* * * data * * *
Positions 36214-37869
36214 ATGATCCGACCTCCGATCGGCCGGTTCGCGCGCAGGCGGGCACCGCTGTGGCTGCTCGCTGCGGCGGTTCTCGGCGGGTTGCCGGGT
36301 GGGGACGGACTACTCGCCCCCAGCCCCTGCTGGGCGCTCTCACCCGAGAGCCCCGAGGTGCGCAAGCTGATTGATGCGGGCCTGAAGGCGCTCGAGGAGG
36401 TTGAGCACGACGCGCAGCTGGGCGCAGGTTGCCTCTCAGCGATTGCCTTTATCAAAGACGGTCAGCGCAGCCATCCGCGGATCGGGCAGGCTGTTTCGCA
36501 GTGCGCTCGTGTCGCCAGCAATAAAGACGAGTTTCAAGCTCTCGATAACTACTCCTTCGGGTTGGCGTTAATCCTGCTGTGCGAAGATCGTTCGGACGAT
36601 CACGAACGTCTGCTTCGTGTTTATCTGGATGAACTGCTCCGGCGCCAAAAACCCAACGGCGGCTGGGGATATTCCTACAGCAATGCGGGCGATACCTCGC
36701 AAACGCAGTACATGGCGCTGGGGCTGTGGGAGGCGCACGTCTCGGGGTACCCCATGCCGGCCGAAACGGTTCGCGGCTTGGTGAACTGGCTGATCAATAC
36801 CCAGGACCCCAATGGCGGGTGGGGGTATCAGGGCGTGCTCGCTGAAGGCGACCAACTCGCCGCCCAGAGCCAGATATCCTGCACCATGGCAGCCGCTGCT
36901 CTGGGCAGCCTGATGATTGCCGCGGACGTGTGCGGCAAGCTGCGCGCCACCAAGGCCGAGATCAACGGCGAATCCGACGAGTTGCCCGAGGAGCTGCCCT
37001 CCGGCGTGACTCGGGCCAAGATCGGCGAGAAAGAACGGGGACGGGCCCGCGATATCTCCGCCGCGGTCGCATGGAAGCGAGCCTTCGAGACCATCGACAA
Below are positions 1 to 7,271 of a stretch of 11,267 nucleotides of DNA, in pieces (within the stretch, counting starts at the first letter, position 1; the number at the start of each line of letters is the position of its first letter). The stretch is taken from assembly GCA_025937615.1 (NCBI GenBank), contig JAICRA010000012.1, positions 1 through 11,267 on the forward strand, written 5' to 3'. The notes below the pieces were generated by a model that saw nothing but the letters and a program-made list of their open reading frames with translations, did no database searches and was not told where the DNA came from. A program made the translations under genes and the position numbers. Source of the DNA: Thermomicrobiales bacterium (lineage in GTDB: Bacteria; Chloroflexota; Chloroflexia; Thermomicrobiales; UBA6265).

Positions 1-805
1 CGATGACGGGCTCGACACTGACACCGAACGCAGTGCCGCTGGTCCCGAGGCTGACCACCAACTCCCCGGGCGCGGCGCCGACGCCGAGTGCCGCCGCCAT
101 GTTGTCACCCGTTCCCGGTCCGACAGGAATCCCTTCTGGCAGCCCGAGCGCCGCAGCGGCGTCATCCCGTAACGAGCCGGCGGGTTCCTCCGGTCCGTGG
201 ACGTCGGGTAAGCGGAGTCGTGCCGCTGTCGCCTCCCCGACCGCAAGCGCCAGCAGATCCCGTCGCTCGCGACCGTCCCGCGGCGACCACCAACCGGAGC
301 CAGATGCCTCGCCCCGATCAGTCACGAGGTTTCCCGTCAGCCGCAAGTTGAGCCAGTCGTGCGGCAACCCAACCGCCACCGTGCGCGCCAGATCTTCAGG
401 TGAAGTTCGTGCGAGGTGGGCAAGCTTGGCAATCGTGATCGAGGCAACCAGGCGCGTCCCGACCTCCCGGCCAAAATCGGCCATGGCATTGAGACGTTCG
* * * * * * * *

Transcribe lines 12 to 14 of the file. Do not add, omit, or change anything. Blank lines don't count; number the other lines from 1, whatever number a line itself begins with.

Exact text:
Positions 1-805
1 CGATGACGGGCTCGACACTGACACCGAACGCAGTGCCGCTGGTCCCGAGGCTGACCACCAACTCCCCGGGCGCGGCGCCGACGCCGAGTGCCGCCGCCAT
101 GTTGTCACCCGTTCCCGGTCCGACAGGAATCCCTTCTGGCAGCCCGAGCGCCGCAGCGGCGTCATCCCGTAACGAGCCGGCGGGTTCCTCCGGTCCGTGG